“The big issue is getting employees to understand that they have a responsibility to protect company information, just as it’s the employer’s responsibility to protect employees,” he added. “Many senior executives in the older-age ranges aren’t keen on the need, say, to learn five different passwords when logging in, which means even now there are still a lot of single sign-ons.

“Millennials are generally far more open and receptive to additional security measures, so your workforce’s attitude is very much determined by its demographics.”

“The big issue is getting employees to understand that they have a responsibility to protect company information, just as it’s the employer’s responsibility to protect employees.” — Shiraz Saeed, national practice leader, cyber risk, Starr Companies

Weryk is optimistic attitudes are changing company-wide. “Two years ago, when a company gave out tokens for multi-factor authentication to employees, many regarded it as annoying, but they’ve quickly come to appreciate the need for it,” she said.

Hiscox’s Wharton noted employees are already accustomed to having  tougher levels of security applied to workplace devices, simply because they see the approach in their other day-to-day activities, such as personal banking.

Dave Cameron, XL Catlin’s chief information security officer, added most employees appreciate that while their company has to protect thousands of devices and hosts, the successful attacker only has to find one that is vulnerable.

“It’s good that heightened awareness means, for example, employees are more likely to question the authenticity of an email that could conceal a phishing scam,” he said.

Kukoda also advocates for this approach: “Tabletop exercises are a great way of identifying where the company can strengthen its security. As the strategy is developed, they must be able to demonstrate exactly where these improvements have been made.

“Threat groups tend to target a specific industry rather than an individual company to discover which are the most vulnerable and likely to reveal their intellectual property secrets or accede to a ransom demand,” she said.

It might be assumed that with the trend for more employees to bring their own smartphones, laptops and tablets to the workforce and connecting on the secure corporate network — and also working more from home or away from the premises — companies might want to review their “bring your own device” (BYOD) policies.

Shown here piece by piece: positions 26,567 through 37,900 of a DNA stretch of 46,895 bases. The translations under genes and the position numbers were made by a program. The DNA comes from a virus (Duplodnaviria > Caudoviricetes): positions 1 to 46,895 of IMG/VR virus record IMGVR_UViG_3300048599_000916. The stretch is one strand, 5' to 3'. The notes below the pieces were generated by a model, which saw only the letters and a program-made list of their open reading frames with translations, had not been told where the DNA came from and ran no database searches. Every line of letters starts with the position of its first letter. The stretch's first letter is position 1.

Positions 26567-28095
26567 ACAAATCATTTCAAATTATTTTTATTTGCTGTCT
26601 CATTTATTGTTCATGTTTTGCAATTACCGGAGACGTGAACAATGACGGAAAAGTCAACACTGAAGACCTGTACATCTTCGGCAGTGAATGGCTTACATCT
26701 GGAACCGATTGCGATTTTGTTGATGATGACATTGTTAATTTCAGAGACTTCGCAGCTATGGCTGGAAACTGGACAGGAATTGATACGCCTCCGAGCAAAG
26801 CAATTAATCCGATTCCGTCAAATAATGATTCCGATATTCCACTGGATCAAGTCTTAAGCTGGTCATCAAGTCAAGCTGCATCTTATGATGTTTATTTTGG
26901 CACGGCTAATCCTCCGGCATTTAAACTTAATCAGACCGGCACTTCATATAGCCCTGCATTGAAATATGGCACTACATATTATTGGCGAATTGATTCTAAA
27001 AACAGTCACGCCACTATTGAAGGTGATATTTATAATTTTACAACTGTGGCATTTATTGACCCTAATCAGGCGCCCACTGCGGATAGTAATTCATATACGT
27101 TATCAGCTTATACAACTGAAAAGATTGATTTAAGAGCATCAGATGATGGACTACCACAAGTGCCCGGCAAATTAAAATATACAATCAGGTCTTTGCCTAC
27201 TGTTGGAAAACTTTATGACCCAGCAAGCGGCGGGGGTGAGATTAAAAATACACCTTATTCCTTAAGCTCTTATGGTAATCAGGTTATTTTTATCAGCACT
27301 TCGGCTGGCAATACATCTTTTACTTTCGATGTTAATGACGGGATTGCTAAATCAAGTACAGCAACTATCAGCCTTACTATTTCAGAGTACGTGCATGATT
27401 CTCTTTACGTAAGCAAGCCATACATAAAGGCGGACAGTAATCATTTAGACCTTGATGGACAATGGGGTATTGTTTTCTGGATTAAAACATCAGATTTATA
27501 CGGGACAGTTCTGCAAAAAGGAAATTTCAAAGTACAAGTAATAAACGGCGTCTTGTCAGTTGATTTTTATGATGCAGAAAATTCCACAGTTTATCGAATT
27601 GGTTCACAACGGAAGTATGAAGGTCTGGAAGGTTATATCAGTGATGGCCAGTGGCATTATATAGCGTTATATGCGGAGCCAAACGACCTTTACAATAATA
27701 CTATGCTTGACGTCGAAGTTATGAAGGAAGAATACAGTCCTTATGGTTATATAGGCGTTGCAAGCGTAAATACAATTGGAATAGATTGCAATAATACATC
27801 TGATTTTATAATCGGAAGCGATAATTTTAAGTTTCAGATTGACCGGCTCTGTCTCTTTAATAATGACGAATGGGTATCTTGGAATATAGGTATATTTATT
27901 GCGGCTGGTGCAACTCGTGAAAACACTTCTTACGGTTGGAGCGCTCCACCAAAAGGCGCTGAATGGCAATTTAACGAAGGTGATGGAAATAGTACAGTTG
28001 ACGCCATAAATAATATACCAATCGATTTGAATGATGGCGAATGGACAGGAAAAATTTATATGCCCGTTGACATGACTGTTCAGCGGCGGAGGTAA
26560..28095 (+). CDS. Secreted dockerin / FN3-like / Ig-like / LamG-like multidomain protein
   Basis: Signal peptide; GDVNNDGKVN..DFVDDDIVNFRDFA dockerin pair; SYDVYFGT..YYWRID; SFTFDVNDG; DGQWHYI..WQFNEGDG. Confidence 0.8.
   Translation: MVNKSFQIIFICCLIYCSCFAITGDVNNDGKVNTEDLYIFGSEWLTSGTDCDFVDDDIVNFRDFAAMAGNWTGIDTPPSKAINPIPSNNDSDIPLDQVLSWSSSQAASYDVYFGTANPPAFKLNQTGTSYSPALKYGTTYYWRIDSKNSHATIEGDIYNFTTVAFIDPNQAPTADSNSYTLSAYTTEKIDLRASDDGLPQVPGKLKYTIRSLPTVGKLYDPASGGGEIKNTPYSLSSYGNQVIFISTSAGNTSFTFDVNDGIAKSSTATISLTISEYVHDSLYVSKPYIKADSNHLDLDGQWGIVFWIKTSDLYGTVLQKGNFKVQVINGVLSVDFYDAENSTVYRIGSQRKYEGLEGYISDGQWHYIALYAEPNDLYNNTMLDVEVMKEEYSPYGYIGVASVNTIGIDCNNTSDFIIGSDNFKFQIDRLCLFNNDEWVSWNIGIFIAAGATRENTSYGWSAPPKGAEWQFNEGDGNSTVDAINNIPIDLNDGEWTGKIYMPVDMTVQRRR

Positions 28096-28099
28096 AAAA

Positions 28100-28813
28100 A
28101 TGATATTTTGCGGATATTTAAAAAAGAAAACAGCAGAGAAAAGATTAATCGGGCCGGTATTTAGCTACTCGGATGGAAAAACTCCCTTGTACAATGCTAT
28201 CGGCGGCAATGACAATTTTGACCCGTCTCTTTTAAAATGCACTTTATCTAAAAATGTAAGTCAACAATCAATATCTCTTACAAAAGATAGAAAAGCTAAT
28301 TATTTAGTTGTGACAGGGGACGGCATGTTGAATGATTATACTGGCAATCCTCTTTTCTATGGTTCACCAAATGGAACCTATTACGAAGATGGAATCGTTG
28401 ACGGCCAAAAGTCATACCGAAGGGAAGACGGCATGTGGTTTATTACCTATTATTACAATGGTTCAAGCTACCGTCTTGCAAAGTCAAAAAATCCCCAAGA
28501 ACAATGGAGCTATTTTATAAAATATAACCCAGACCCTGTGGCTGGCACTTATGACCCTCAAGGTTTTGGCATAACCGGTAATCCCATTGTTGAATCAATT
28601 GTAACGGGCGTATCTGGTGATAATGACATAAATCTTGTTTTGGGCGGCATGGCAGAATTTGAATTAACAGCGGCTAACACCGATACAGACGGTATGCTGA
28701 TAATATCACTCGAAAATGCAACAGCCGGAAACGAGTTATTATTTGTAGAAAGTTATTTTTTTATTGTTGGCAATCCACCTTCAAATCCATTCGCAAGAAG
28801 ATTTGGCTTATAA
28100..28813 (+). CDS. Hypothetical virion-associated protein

“Two years ago, when a company gave out tokens for multi-factor authentication to employees, many regarded it as annoying, but they’ve quickly come to appreciate the need for it.” — Dave Cameron, chief information security officer, XL Catlin

However, Beckett pointed out location is less an issue than the equipment the employee is working with.


“WannaCry and NotPetya exploited Windows’ vulnerability, but this was well-known for some time before the attack and largely affected older devices with outdated systems. Employees using BYOD usually don’t use Windows XP.

“To an extent, that’s due to vanity, but it also sends the wrong message to clients and colleagues if you’re still using an antique device. Individuals instead want a state-of-the-art laptop that declares they are at the top of their game,” Beckett said.

Future Cyber Attack Threats

Insurers are devoting resources to educating company work forces. Despite the increase in attacks and the potential for major losses, more have joined the original top four cyber insurers — Chubb, Beazley, AIG and XL Catlin — in developing detailed offerings and holistic pre-incident and response programs.This includes alerting companies to new threats. &

Graham Buck is a UK-based writer and has contributed to Risk & Insurance® since 1998. He can be reached at

More from Risk & Insurance

More from Risk & Insurance

4 Companies That Rocked It by Treating Injured Workers as Equals; Not Adversaries

The 2018 Teddy Award winners built their programs around people, not claims, and offer proof that a worker-centric approach is a smarter way to operate.
By: | October 30, 2018 • 3 min read